The Mermaid’s production of A Doll’s House by Henrik Ibsen follows the story of a housewife Nora (Fiona McNevin) in 19th century Norway. Unbeknownst to her husband, Torvald (Sam Gray), Nora took out a loan to take care of Torvald when he was ill. This decision is now coming back to haunt her in the form of Krogstad (Liam Smith).
Nora drives herself to the brink of sanity trying to keep her loan a secret to spare her husband the knowledge of the indignity of being saved by his wife. The play begins when Nora’s old friend, Christine Linde (Francesca Ash) comes back into her life seeking a job from Torvald. However, the promised job to Nora’s oldest friend comes at the cost of dismissing Krogstad, a disliked member of Torvald’s staff, who just so happens to be the very person Nora took the loan from. Torvald, knowing of Krogstad’s shifty past but not of his wife’s debt and is determined to dismiss him no matter how hard his wife begs and implores. Krogstad’s grip on Nora tightens when he discovers that she has faked the signature of her father, the guarantor for the debt, in an effort to spare him the knowledge of Nora’s money problems.
Nora spends two thirds of the play being cornered by men threatening, patronising and propositioning her, all the while the secret debt hangs over her threatening to crush her. Nora feels that she cannot turn to anyone, not her childhood maid who now looks after her children, Annie-Marie (Issy Cory), nor the family friend, Doctor Rank (Sebastian Durfee) who has just professed his undying love for her. The culmination comes when Torvald discovers the debt; in his eyes Nora could not have done anything worse, her deception kills his love for her. Yet, in a matter of moments, Krogstad removes his threat and suddenly Nora is a naïve, well-meaning, ‘giddy girl,’ who, in her womanly ignorance, only tried to save her husband. This change of heart also alters something in Nora; she refuses to be backed into a corner anymore, no matter how much her husband begs and pleads (a fitting reversal) when she decides to leave the house to shed herself of her naivety and to learn for herself what she wants from the world.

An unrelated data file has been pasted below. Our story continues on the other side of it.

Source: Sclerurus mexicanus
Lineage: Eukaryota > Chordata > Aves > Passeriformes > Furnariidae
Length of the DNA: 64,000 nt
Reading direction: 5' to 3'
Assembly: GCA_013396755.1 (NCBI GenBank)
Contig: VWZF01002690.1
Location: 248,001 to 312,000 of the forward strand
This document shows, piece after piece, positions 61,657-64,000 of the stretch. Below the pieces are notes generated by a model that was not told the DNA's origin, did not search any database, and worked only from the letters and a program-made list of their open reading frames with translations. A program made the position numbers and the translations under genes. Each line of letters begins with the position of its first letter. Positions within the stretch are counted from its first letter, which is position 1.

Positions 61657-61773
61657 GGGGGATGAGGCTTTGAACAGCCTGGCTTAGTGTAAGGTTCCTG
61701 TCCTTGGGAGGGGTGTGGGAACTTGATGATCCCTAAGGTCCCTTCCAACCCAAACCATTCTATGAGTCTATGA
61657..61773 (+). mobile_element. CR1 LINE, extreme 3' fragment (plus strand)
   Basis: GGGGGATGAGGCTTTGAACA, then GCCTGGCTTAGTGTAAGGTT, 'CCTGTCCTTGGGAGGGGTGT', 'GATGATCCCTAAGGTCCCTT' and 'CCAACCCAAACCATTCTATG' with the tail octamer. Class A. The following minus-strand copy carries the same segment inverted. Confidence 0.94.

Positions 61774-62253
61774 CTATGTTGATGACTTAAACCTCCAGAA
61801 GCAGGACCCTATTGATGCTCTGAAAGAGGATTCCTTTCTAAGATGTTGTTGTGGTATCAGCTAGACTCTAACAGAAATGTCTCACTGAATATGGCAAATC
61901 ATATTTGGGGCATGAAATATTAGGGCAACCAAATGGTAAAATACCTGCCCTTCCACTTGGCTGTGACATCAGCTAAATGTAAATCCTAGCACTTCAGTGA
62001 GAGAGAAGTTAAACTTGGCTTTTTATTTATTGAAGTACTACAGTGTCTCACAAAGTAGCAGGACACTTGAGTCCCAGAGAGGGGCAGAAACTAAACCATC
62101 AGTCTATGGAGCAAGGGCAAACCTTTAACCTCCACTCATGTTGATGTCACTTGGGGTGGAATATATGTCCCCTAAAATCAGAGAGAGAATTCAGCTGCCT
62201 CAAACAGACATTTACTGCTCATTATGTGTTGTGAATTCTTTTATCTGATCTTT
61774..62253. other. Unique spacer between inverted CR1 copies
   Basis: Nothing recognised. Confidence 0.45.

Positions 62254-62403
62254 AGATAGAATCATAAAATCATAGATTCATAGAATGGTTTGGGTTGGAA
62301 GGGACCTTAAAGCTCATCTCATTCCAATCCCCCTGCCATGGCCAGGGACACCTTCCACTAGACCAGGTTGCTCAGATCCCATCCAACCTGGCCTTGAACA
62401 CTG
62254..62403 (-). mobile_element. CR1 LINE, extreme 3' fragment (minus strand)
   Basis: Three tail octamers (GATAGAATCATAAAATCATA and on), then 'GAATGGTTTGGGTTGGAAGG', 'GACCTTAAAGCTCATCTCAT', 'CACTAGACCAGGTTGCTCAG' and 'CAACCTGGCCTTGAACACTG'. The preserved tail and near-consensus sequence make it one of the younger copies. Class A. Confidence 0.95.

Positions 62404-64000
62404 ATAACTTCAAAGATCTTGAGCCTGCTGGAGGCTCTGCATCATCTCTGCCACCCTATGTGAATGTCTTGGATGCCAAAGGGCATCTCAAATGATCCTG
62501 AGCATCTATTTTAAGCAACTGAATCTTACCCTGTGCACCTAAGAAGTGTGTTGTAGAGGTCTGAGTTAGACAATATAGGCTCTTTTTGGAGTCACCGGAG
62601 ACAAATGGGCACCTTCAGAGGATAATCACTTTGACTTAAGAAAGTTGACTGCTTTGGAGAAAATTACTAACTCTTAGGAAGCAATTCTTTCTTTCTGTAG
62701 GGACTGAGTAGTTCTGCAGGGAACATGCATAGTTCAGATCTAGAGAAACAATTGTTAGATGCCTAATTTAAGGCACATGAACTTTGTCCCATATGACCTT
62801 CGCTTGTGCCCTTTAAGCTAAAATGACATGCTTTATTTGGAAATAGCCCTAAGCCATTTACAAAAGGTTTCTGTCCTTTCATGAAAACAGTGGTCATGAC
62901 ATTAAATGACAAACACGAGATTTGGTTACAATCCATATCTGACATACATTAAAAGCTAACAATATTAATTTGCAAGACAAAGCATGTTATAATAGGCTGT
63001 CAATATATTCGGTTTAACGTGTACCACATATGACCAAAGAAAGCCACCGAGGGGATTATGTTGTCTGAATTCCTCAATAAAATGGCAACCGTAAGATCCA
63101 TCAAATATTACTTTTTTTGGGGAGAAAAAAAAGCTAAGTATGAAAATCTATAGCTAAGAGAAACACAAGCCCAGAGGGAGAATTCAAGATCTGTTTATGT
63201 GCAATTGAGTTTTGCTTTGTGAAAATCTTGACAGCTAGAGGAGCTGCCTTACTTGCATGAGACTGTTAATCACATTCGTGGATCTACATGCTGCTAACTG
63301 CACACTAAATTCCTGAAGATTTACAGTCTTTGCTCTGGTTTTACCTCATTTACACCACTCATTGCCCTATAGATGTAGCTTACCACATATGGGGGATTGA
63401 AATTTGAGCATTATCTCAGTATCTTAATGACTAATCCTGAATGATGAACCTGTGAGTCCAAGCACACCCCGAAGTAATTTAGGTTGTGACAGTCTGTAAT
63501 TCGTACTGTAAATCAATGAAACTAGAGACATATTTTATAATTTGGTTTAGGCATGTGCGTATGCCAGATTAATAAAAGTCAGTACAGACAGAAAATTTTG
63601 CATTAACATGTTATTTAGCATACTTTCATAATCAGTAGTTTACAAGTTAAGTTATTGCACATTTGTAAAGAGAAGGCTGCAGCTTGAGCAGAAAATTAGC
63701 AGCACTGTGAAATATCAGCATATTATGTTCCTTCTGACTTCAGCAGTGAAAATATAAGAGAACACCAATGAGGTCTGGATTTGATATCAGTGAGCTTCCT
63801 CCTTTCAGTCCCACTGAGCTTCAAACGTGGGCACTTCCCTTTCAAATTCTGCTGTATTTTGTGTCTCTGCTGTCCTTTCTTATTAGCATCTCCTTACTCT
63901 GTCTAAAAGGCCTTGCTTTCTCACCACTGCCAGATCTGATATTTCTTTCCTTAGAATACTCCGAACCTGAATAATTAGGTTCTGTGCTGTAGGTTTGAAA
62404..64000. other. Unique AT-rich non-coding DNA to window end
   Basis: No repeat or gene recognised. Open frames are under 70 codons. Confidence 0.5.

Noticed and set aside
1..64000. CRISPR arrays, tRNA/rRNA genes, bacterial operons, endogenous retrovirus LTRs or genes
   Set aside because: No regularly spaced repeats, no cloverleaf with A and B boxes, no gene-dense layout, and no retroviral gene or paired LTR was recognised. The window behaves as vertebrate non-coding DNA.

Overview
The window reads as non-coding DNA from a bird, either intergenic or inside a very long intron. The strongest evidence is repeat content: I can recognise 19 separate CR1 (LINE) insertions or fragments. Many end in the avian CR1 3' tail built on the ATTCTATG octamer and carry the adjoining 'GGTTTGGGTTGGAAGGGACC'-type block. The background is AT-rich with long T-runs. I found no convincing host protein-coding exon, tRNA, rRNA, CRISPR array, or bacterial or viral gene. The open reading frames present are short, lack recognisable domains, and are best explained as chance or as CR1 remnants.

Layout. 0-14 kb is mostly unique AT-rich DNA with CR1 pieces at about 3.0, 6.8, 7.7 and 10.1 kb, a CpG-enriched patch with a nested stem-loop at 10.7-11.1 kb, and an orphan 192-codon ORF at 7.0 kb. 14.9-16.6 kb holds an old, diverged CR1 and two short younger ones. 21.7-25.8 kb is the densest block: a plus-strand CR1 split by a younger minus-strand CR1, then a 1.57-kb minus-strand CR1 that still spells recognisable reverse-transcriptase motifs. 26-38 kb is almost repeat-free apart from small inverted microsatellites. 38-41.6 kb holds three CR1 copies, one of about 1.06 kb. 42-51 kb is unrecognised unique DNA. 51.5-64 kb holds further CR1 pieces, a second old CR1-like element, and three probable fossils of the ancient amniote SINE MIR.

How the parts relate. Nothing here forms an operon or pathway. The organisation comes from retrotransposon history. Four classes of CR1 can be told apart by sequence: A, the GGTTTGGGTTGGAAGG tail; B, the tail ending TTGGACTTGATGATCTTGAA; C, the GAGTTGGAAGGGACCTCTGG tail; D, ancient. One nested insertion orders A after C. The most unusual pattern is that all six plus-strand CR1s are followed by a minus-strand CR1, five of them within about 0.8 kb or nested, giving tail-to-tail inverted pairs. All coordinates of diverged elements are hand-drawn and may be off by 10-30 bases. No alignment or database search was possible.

The director (Charles Vivian), the crew and the actors have evidently worked hard to bring this play about frustrating gender inequality in the 19th century to life. Nora displays naivety and giddiness as she laughs off her troubles with a smile and a flick of her hair until the end, where a serious and decisive woman emerges who does not want to be supported by a husband she does not know. One sees clearly the underlying possessiveness of Torvald, the cruelty as well as the hopelessness of Krogstad who finds himself jobless with children to take care of. In addition, the desperation of the lonely widow, Mrs Lind, is palpable, the miserable, pessimistic Doctor Rank in his own world as the story clamours around him, the sweet, strong protective instincts of the nurse, Annie-Marie.
I hope that the cast and crew feel pleased with themselves for creating such a well-acted, produced and directed piece of theatre.